Partner Ernest Boulton

Queer Places:
Eton College, Windsor SL4 6DW, Regno Unito
Clumber Park, Worksop S80 3AZ, Regno Unito

Lord Arthur Pelham-Clinton (23 June 1840 – 18 June 1870), known as Lord Arthur Clinton, was an English aristocrat and Liberal Party politician. A member of parliament (MP) for three years, he was notorious for involvement in the homosexual scandal and trial of Boulton and Park.

Clinton was the son of Henry Pelham-Clinton, 5th Duke of Newcastle and Lady Susan Harriet Catherine Hamilton. He had three brothers and a sister, Lady Susan Vane-Tempest; she became a mistress of future King Edward VII of England in 1864, when he was the 23 year-old Prince of Wales.

His parents divorced in 1850, following the scandal when his mother eloped with her lover, Lord Horatio Walpole, by whom she had an illegitimate son, Horatio. In 1860, his mother would marry for a second time a Belgian, Jean Alexis Opdebeck.

Clinton was educated at Woodcote School, Reading and then Eton College; he entered the Royal Navy in 1854 at the age of 14 and served during the Crimean War in the Baltic Campaign of 1854. He then served in the Naval Brigade during the Indian Mutiny and was present at the Capture of Lucknow. He was promoted to Lieutenant in 1861.[2] In 1863, he was appointed to serve on HMS Revenge.[3] On 10 November 1864, his brother Lord Albert was court-martialled on board HMS Victory at Portsmouth. Charges of "desertion and breaking his parole" were upheld by the court and Lord Albert Pelham-Clinton was sentenced to be dismissed from the navy, although The Times reported that the case referred to Lord Arthur in error.[4][5]

Clinton was elected as an MP for Newark at the general election in July 1865,[6] a seat previously held by his brother Henry Pelham-Clinton, 6th Duke of Newcastle. He was declared bankrupt on 12 November 1868, with debts and liabilities reported to total £70,000.[7] (£5.78 million when adjusted for inflation) and stood down as a member of parliament at the subsequent, 1868 general election,[8] which took place between 17 November and 7 December. His successor was the philanthropist, Edward Denison.

In 1870, Clinton was living with Ernest Boulton, who had been dressed as a girl by his mother from an early age and was known to his friends as "Stella".[9][10] At this time, Clinton was still, nominally, a naval officer, but he was placed on the retired Navy List on 1 April 1870.[1]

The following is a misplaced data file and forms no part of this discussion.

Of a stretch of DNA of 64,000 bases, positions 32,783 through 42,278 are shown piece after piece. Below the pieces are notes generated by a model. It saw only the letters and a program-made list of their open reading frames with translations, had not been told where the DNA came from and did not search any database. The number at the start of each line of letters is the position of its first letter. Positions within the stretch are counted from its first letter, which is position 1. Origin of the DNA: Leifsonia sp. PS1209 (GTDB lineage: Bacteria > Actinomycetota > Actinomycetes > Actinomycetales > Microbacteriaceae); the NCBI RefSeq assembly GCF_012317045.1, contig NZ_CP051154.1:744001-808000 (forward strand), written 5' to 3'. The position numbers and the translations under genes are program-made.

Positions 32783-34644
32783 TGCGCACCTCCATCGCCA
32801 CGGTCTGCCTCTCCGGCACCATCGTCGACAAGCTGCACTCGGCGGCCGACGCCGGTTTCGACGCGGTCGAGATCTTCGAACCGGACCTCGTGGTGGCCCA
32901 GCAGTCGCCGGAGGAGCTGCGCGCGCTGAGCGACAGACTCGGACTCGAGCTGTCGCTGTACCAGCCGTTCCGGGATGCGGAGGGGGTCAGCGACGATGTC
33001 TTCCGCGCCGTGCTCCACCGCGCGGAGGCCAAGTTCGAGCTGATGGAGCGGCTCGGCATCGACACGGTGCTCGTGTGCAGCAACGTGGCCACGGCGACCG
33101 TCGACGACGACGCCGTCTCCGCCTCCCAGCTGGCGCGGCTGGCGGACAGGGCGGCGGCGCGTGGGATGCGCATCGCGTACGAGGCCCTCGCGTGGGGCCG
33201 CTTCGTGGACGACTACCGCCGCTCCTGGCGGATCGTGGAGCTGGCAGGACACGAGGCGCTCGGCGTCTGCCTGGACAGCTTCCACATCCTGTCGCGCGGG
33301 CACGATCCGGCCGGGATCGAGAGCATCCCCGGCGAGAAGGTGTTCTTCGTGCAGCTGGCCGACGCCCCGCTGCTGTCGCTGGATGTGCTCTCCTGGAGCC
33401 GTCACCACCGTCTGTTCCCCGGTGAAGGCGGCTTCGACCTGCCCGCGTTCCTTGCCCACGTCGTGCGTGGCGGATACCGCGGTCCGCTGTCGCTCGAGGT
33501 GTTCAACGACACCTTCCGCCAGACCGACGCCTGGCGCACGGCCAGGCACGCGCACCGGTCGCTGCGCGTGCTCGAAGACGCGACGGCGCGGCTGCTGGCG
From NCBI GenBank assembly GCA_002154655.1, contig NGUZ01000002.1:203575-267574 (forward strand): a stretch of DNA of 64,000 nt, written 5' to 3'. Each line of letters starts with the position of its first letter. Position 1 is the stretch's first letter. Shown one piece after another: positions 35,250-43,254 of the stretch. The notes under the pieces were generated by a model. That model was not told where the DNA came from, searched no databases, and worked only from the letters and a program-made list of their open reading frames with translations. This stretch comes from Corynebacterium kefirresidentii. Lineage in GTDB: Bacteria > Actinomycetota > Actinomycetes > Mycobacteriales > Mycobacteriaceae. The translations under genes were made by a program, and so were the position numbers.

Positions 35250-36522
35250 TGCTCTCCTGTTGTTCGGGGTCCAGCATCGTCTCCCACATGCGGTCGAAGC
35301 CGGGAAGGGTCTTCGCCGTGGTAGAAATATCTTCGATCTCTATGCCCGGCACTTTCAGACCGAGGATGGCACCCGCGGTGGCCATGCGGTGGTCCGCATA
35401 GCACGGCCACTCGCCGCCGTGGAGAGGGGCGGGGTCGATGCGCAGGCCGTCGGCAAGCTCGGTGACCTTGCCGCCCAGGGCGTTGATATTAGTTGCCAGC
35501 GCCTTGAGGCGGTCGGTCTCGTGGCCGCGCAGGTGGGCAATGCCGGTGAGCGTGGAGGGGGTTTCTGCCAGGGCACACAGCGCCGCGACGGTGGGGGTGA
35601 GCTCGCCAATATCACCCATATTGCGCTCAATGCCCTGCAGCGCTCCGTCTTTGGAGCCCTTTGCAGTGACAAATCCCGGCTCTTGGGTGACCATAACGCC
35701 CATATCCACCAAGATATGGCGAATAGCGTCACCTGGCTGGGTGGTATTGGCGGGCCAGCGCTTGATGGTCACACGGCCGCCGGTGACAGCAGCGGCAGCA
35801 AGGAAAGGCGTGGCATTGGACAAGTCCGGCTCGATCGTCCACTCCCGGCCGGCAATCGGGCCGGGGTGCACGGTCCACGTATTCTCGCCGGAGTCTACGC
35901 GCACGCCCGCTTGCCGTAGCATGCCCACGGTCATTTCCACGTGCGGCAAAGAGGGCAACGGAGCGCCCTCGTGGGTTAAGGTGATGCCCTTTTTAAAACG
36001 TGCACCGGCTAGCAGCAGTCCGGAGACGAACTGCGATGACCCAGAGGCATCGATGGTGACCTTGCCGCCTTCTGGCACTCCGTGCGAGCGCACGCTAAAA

Boulton and Frederick William Park often appeared in public in female dress and, on 28 April 1870, they were arrested and later charged "with conspiring and inciting persons to commit an unnatural offence" with Clinton and others.[11][12]

Clinton officially died on 18 June, the day after receiving his subpoena for the trial, ostensibly of scarlet fever but more probably a suicide.[13] But at the time there was considerable speculation that he had used his powerful connections – he was the godson of Prime Minister William Gladstone – to flee abroad. In his book Fanny and Stella biographer Neil McKenna cites circumstantial evidence suggesting that Lord Arthur did indeed live on in exile.[14] Boulton and Park were acquitted.[9][15][16][17]

Twelve years later, on 8 February 1882, Mary Jane Fearneaux and James Gething were arrested in Birmingham and charged with obtaining £2,000 from one man and £3,000 from another under false pretences.[18]

Mary Jane Fearneaux was found to have been living for some years as a man in Birmingham while claiming to be Lord Arthur Clinton, and saying that the reported death was a fiction contrived by family and friends to avoid disgrace. She sometimes dressed as a woman while impersonating Clinton, while saying that this was a disguise to avoid attention after the notoriety of the Boulton and Park case.[19]

At the subsequent trial of the pair, Gething was acquitted and Fearneaux changed her plea to guilty; she was sentenced to seven years in prison.[20]


  1. https://en.wikipedia.org/queerplaces/images/Lord_Arthur_Clinton